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Posts published in “Day: January 20, 2014”

The problem with Common Core testing

manning TRAVIS
MANNING

 
Opinion

We have reached a testing crisis in Idaho and Common Core hasn’t helped. As a current high school English teacher, I know. We are over-testing children, including the new 8-hour Common Core test: theSmarter Balanced Assessment Consortium (SBAC).

In high school alone we give students the PSAT, SAT, IELA, PLAN, ACT, pre- and post-tests, end-of-semester exams, ASVAB, Science ISAT, AP tests, SBAC, PLATO, benchmarks, Career Information System (CIS) and sometimes the NAEP. Not all students take every test every year, but the testing process disrupts the entire school calendar, regardless. Testing burns weeks of instructional time, clogs up school computer labs, and costs millions. Special education students are given even more tests, often with accommodations to take as much time as they need, soaking up weeks more in a teacher’s curriculum calendar.

I support the Common Core standards generally, but I do not support the high-stakes test, the SBAC.

Last year I wrote an op-ed in support of Common Core, but there are some ongoing concerns since then that haven’t been addressed by policymakers: fiscal strain, increased class sizes, cutting necessary programs and courses, teacher and student privacy issues, and tying teacher merit pay to SBAC.

The proposed teacher career ladder is coming down the pike, but details are sketchy. Idaho legislators want to tie as much as 50 percent of SBAC scores to teacher pay. “Our students are the most over-tested in the world,” writes education historian Dr. Diane Ravitch in a January 11, 2014 speech. “No other nation—at least no high-performing nation — judges the quality of teachers by the test scores of their students. Most researchers agree that this methodology is fundamentally flawed, that it is inaccurate, unreliable, and unstable, that the highest ratings will go to teachers with the most affluent students and the lowest ratings will go to teachers of English learners, teachers of students with disabilities, and teachers in high-poverty schools.”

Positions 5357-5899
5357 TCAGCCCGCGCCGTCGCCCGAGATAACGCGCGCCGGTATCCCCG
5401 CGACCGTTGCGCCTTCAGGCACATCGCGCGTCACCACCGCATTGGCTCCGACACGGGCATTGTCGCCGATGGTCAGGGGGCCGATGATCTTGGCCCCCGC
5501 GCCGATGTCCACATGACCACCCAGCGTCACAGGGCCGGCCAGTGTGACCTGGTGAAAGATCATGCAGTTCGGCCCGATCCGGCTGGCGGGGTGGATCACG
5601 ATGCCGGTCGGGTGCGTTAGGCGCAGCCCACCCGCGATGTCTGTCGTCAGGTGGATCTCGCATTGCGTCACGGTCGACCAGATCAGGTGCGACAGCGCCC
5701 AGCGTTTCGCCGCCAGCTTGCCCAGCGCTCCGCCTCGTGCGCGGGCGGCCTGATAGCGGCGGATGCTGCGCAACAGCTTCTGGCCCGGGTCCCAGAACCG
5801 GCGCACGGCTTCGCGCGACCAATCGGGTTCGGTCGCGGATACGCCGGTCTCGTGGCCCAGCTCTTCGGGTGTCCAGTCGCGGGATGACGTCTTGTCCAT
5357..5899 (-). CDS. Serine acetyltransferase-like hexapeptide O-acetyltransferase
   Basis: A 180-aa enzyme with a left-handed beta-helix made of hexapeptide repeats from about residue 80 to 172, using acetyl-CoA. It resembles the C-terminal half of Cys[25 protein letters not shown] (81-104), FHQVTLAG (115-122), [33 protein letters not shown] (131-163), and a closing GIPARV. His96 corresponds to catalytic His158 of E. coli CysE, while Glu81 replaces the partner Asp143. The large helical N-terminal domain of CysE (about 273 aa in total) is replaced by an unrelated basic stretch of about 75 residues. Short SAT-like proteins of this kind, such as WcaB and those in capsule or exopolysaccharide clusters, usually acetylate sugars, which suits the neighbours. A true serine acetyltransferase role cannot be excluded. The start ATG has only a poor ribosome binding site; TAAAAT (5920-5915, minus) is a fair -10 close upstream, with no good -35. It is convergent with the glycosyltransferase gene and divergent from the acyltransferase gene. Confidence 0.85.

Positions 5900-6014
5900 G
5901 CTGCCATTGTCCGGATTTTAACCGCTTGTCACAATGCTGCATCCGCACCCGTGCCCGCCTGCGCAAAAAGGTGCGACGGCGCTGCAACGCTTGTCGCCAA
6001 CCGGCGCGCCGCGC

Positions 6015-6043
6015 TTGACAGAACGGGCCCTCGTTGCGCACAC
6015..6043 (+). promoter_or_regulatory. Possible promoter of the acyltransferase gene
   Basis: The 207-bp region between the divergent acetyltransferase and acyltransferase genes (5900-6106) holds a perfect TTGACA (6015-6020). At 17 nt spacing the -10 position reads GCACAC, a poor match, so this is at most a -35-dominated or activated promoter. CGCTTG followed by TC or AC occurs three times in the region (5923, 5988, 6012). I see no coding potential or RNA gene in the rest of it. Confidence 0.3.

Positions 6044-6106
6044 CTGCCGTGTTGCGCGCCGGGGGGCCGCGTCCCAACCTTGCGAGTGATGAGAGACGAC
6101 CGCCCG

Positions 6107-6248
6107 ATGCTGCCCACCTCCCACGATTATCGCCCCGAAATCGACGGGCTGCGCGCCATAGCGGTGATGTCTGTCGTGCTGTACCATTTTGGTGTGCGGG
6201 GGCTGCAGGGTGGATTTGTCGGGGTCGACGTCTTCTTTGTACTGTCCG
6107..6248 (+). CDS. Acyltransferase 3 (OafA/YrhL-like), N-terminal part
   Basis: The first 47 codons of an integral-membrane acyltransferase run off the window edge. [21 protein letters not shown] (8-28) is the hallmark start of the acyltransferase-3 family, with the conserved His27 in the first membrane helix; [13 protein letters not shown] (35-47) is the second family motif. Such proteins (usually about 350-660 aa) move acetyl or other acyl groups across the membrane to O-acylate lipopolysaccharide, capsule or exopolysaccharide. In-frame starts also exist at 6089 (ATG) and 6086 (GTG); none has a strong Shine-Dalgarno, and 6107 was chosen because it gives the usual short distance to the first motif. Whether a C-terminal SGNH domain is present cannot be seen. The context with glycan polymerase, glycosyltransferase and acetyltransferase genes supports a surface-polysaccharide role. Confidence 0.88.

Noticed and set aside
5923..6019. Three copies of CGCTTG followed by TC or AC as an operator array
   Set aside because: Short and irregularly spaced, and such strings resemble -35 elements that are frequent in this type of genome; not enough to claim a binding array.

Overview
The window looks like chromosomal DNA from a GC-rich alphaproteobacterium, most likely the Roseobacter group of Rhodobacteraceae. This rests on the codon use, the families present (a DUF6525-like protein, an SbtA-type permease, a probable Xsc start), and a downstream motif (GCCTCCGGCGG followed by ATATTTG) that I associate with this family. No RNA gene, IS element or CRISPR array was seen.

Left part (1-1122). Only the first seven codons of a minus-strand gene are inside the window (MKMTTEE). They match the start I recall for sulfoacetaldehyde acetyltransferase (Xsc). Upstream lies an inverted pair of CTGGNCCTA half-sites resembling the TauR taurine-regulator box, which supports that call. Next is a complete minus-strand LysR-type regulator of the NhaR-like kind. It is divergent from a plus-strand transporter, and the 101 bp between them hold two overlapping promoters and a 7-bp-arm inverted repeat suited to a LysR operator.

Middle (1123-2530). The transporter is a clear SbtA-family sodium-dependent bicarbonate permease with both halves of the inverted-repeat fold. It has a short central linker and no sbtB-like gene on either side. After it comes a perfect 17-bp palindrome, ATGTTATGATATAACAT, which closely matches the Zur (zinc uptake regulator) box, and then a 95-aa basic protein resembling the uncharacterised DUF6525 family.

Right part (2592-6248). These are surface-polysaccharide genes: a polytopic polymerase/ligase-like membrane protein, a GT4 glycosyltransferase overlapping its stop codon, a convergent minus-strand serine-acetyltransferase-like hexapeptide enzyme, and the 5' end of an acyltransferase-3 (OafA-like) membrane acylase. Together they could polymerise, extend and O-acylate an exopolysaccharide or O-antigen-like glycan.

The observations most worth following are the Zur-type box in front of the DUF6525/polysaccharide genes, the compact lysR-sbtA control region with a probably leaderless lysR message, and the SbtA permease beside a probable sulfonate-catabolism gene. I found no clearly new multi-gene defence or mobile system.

We have become a nation infatuated with standardized testing and, in the process, have given private testing companies the onus for unnecessarily labeling schools, children and teachers. Groups like the Albertson Foundation and their Don’t Fail Idaho campaign continue to beat public schools about the head with statistics. Their campaign is meant to inform – but also to demoralize public schools – in order to privatize them, convert them into for-profit charters. (more…)

On the front page

news

Here’s what public affairs news made the front page of newspapers in the Northwest today, excluding local crime, features and sports stories. (Newspaper names contracted with location)

Drone look at pygmy rabbit turf (Boise Statesman)
Review Inslee's legislative proposals (Moscow News)
Another record year on the farm (Nampa Press-Tribune)
Flag football league at Nampa (Nampa Press-Tribune)
New grade school at Murtaugh (TF Times News)

YMCA and store both want Civic site (Eugene Register Guard)
Fish have too much mercury in Rogue River (Ashland Tidings)
$100K art project planned for Ashland (Ashland Tidings)
Woodburn police sue leadership (Portland Oregonian)

Seahawks go to Super Bowl (just about all)
More on bikini coffee owner in court (Everett Herald)
Inslee's legislative plans addressed (Vancouver Columbian, Kennewick Herald)
Digital records coming at St. John hospital (Longivew News)
State bill would regulate drones (Port Angeles News)
Repairs on Greene Street bridge (Spokane Spokesman)